When should you use generator expressions and when should you use list comprehensions in Python?
# Generator expression (x*2 for x in range(256)) # List comprehension [x*2 for x in range(256)]
John's answer is good (that list comprehensions are better when you want to iterate over something multiple times). However, it's also worth noting that you should use a list if you want to use any of the list methods. For example, the following code won't work:
def gen(): return (something for something in get_some_stuff()) print gen()[:2] # generators don't support indexing or slicing print [5,6] + gen() # generators can't be added to lists
Basically, use a generator expression if all you're doing is iterating once. If you want to store and use the generated results, then you're probably better off with a list comprehension.
Since performance is the most common reason to choose one over the other, my advice is to not worry about it and just pick one; if you find that your program is running too slowly, then and only then should you go back and worry about tuning your code.
Iterating over the generator expression or the list comprehension will do the same thing. However, the list comprehension will create the entire list in memory first while the generator expression will create the items on the fly, so you are able to use it for very large (and also infinite!) sequences.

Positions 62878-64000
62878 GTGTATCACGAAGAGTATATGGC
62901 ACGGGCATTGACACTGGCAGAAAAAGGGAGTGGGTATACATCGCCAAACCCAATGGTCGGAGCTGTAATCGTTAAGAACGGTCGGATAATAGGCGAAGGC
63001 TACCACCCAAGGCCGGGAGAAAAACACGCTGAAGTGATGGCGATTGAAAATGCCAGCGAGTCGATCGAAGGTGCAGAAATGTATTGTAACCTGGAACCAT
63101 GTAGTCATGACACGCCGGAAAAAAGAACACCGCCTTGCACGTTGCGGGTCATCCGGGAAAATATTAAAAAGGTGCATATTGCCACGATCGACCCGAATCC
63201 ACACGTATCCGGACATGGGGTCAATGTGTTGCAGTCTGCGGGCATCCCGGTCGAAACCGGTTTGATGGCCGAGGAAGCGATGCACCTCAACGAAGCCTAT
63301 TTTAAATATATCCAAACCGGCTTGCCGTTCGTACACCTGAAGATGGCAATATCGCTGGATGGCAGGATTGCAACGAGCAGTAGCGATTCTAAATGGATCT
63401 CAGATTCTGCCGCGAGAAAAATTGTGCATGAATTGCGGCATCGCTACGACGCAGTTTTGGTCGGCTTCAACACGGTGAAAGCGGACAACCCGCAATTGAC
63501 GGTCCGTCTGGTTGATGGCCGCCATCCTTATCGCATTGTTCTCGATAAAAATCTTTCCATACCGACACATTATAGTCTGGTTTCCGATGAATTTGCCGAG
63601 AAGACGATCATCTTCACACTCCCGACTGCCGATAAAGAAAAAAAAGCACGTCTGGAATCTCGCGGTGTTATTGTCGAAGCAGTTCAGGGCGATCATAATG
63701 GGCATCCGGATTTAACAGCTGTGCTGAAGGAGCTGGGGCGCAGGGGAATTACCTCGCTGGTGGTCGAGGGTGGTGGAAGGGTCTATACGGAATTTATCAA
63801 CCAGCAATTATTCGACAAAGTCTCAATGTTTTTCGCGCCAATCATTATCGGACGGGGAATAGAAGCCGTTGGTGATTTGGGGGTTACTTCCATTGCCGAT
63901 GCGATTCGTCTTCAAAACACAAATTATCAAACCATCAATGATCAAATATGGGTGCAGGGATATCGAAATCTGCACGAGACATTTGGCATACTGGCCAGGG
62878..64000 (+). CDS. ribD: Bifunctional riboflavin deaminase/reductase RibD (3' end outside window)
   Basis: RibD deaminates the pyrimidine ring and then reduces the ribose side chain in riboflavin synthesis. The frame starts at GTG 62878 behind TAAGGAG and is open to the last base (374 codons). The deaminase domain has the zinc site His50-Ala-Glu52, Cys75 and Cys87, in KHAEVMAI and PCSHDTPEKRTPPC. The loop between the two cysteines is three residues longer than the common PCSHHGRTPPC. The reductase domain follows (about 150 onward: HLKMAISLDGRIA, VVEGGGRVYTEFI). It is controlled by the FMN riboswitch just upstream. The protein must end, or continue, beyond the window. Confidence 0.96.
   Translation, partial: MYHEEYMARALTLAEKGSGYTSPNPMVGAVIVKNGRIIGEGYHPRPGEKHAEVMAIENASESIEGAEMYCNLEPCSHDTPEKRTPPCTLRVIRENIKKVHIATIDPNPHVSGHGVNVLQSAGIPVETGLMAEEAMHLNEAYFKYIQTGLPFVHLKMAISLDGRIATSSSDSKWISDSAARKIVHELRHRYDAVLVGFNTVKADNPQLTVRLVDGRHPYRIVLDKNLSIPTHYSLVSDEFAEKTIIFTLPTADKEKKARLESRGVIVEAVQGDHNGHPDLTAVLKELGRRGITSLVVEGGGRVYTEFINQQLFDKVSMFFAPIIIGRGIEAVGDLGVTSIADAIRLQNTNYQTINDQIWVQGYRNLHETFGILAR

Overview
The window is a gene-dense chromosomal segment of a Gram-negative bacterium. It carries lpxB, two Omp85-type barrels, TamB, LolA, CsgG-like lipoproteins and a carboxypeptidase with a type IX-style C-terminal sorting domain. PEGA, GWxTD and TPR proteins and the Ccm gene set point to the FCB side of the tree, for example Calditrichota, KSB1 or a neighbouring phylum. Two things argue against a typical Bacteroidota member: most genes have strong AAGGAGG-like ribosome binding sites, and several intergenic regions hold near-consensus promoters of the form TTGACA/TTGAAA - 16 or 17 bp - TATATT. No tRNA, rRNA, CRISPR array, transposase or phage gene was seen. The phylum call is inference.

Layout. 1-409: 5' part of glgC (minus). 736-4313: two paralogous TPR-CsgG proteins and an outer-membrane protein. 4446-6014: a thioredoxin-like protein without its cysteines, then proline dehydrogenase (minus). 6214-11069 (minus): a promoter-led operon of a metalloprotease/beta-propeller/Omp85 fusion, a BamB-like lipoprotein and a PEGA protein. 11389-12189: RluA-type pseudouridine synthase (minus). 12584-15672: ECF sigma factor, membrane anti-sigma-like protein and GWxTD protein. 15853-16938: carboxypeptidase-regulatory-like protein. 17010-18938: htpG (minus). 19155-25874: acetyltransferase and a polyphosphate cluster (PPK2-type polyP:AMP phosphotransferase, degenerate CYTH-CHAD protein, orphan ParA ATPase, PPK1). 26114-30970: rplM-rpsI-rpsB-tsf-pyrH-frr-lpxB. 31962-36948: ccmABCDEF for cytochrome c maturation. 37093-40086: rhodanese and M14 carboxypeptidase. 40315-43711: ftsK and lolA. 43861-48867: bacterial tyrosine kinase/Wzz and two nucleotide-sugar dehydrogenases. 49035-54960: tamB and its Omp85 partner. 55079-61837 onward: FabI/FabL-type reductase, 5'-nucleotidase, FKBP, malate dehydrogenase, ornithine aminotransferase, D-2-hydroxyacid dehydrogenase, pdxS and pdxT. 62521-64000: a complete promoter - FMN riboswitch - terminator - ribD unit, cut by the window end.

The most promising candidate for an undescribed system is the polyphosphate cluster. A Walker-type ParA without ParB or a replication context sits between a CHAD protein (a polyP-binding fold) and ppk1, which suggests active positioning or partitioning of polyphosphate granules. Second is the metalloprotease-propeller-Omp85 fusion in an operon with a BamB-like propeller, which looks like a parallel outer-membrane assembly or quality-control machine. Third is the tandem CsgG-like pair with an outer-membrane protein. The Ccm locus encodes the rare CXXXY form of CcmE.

Use list comprehensions when the result needs to be iterated over multiple times, or where speed is paramount. Use generator expressions where the range is large or infinite.
See Generator expressions and list comprehensions for more info.
The important point is that the list comprehension creates a new list. The generator creates a an iterable object that will "filter" the source material on-the-fly as you consume the bits.
Imagine you have a 2TB log file called "hugefile.txt", and you want the content and length for all the lines that start with the word "ENTRY".
So you try starting out by writing a list comprehension:
logfile = open("hugefile.txt","r") entry_lines = [(line,len(line)) for line in logfile if line.startswith("ENTRY")]
This slurps up the whole file, processes each line, and stores the matching lines in your array. This array could therefore contain up to 2TB of content. That's a lot of RAM, and probably not practical for your purposes.
So instead we can use a generator to apply a "filter" to our content. No data is actually read until we start iterating over the result.
logfile = open("hugefile.txt","r") entry_lines = ((line,len(line)) for line in logfile if line.startswith("ENTRY"))
Not even a single line has been read from our file yet. In fact, say we want to filter our result even further:
long_entries = ((line,length) for (line,length) in entry_lines if length > 80)
Still nothing has been read, but we've specified now two generators that will act on our data as we wish.
Lets write out our filtered lines to another file:
outfile = open("filtered.txt","a") for entry,length in long_entries: outfile.write(entry)